A week after the Angels’ No. 2 pitching prospect made his major league debut and was promptly sent back to triple-A Salt Lake, he was back in Halos red.
Jose Suarez will make another spot start Sunday in the series finale against the Seattle Mariners at Angel Stadium. An opening emerged for the left-hander because veteran Trevor Cahill, the originally scheduled starter, experienced elbow soreness after his last outing. Cahill will be placed on the 10-day injured list, the only way that an optioned player can return to a major league roster within 10 days.
Cahill is not expected to miss more than one start, manager Brad Ausmus said.
“We don’t think it’s anything serious,” he added.
Suarez was scratched Friday night from his own scheduled start in dramatic fashion: A trainer accompanied manager Lou Marson and pitching coach Pat Rice to the mound at the Bees’ stadium during Suarez’s warmups and Suarez was sent back to the clubhouse. Speculation that Suarez, who missed most of spring training because of shoulder soreness, was hurt ran rampant until general manager Billy Eppler contained the fire, texting reporters to tell them that Suarez was healthy.
Suarez was in the Angels clubhouse 18 hours later, sporting a smile and doling out hugs to the likes of left-hander Dillon Peters, a triple-A teammate he’d just seen in Salt Lake days earlier, and veteran Albert Pujols.
“He did a nice job,” Ausmus said of Suarez’s debut, during which he held the Mariners to three runs, five hits and four walks over 5 2/3 innings. “It was a good first outing. He got the win. Got some run support. A good fastball-changeup combination. We talked about using the breaking balls a bit more. But it was a very good first outing.”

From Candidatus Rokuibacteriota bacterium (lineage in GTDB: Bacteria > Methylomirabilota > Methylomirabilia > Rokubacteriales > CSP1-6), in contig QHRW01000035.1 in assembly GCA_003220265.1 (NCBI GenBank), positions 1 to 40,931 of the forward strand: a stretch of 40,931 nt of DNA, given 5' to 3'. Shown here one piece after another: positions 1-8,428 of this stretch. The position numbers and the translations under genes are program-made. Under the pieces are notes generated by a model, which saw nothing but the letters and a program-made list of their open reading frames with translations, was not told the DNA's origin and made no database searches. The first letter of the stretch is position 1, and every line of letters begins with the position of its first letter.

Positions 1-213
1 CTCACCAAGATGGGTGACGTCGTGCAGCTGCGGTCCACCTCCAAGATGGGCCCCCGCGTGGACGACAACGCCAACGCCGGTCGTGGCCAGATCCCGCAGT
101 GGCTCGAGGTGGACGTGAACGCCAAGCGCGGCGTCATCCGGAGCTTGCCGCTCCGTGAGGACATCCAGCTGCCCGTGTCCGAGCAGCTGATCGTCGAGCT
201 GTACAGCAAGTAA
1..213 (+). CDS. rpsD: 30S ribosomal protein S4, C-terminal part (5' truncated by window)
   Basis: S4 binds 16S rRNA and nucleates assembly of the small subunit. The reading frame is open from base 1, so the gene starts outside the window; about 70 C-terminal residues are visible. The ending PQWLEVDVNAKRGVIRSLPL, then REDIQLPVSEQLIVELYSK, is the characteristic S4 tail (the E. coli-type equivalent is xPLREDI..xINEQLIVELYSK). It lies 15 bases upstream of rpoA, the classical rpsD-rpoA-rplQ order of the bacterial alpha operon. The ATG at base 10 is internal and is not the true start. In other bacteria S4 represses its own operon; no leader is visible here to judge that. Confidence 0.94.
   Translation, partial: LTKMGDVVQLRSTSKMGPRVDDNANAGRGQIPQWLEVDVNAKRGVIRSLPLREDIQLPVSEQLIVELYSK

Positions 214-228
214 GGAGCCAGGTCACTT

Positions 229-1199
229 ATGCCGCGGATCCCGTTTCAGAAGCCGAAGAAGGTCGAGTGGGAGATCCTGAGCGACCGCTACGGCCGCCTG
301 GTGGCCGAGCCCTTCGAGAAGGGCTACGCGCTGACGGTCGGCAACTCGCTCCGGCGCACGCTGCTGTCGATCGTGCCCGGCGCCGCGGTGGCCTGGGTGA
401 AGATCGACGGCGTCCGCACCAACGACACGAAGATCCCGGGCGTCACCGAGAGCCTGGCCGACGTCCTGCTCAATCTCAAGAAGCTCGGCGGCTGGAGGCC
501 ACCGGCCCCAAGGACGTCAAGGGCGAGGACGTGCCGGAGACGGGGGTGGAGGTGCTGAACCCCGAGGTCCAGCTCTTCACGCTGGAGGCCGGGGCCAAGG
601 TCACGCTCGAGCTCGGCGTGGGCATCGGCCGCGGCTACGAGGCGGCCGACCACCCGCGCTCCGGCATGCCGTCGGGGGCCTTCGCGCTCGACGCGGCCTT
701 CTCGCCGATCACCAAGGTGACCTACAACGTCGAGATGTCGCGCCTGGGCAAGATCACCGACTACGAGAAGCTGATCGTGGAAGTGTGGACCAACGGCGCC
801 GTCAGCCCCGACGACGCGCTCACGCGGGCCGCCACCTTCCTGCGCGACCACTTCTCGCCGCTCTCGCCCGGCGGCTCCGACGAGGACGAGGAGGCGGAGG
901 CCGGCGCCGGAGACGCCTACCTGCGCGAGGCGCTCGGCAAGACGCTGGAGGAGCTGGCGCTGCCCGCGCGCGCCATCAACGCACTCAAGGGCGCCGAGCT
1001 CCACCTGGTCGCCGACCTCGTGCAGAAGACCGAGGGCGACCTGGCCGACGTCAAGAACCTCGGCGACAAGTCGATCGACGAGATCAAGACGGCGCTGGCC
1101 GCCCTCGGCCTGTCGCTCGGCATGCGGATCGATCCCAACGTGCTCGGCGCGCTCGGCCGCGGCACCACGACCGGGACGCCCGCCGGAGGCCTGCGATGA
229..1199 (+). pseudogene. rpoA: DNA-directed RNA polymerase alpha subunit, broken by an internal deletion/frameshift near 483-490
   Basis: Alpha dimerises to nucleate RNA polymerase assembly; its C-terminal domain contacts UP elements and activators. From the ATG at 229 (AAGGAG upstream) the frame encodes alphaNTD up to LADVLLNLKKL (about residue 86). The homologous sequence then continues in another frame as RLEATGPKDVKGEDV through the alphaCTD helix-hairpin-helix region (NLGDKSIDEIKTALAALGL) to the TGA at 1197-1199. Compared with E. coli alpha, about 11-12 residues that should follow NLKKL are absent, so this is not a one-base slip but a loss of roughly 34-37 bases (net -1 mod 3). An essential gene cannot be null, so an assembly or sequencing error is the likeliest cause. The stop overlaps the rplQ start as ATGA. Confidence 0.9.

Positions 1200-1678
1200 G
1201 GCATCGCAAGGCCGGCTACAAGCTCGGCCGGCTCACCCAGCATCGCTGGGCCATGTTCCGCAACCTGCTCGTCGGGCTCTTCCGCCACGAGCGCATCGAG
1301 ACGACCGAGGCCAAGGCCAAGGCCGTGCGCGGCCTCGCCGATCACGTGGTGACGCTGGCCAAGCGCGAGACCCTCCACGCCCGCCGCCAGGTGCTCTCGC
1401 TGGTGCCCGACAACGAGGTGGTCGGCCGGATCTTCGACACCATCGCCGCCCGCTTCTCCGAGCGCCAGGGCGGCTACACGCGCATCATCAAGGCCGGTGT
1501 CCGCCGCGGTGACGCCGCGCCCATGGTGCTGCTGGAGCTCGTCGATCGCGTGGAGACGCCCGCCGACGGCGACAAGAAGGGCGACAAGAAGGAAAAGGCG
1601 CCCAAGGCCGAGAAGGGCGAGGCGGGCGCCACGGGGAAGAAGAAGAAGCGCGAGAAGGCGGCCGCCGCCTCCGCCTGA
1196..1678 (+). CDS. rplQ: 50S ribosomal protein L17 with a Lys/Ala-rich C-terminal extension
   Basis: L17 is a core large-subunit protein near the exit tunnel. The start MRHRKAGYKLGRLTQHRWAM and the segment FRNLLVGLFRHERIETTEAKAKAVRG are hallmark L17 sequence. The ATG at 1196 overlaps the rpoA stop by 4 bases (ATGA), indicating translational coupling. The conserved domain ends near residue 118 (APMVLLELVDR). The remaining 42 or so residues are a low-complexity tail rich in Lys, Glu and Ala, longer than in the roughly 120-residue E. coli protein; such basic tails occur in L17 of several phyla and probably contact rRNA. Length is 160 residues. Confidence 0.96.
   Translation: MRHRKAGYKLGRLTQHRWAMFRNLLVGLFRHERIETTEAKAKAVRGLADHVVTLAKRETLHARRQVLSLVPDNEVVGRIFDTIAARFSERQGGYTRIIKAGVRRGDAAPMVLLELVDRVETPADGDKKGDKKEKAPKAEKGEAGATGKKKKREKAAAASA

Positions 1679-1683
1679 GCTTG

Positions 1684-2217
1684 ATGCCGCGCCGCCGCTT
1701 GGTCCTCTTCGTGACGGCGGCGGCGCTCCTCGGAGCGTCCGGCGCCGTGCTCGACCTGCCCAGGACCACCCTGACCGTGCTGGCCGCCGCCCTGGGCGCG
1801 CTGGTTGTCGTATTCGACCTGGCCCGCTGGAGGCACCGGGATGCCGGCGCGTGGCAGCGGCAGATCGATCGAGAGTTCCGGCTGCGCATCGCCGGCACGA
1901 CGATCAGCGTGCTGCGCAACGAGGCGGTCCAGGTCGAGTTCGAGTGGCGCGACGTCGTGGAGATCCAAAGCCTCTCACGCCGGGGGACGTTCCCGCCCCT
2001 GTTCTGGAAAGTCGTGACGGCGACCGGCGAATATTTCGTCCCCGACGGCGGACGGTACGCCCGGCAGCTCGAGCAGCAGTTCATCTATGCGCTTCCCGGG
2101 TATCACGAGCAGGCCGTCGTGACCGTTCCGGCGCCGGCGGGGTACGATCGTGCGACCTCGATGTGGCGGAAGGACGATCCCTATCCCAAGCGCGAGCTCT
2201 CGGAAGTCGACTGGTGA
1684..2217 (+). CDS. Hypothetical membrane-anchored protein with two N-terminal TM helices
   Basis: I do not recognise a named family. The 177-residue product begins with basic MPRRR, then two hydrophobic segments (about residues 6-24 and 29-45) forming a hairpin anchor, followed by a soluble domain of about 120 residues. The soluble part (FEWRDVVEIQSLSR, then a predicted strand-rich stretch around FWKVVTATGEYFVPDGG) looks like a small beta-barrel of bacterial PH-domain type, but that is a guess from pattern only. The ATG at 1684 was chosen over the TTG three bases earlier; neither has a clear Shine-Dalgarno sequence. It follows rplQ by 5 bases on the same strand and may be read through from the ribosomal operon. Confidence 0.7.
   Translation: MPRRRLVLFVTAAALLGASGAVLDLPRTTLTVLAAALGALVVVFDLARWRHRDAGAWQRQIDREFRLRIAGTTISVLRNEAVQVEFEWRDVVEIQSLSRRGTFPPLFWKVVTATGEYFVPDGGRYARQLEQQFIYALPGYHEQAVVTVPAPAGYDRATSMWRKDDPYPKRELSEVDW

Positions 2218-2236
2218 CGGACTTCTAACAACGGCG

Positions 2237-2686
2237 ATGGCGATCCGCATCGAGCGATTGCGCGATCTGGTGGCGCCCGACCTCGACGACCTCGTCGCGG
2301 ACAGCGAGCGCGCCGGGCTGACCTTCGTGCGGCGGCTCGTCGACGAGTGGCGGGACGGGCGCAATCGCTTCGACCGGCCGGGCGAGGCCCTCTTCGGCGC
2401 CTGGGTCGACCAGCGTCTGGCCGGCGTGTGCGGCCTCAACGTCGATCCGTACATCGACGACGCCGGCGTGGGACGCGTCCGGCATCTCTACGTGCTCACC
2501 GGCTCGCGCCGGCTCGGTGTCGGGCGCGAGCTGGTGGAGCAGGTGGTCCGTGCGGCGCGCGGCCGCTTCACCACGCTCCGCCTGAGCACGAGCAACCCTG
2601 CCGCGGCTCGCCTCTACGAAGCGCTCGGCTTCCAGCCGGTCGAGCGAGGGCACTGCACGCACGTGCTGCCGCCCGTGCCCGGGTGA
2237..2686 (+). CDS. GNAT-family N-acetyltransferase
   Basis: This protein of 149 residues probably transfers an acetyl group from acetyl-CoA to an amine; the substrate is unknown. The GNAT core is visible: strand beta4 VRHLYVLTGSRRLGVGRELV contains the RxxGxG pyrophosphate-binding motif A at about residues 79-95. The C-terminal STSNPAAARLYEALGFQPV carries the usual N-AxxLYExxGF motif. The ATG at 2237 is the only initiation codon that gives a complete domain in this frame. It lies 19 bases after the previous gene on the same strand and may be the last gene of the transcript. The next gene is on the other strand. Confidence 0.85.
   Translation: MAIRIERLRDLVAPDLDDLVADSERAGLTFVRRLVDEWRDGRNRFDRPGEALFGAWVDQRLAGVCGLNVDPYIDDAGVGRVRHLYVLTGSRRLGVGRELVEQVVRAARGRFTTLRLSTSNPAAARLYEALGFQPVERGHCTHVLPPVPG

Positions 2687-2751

Cahill, meanwhile, spent the afternoon going about his usual routine. He threw in the outfield, suggesting that he might indeed spend the minimum amount of time recovering from his injury. It’s likely that Cahill will be placed on the injured list retroactive to June 4, the day after his last start, so he would be eligible to return to the Angels rotation during next weekend’s series against the Tampa Bay Rays in Florida.
Since opening the season with a 3.50 earned-run average (seven runs in 18 innings) through three starts, effectiveness has escaped Cahill. Batters have hit the sinkerballer at a .285 clip and opponents have piled on 39 runs, all earned, in 39 2/3 innings. Cahill’s 7.18 ERA is the highest among pitchers who have thrown more than 50 innings.
The only pitcher on the Angels staff with a higher ERA is Matt Harvey, who had a 7.50 ERA in 48 innings before landing on the injured list because of an upper-back strain.
Despite his struggles, the Angels maintain confidence that Cahill can right the course, so Suarez’s stay in the rotation figures, like last time, to be brief.
“Cahill definitely still has his stuff,” Aumsus said. “His velocity has been as good as ever this year, especially recently. It’s more about execution than raw stuff.”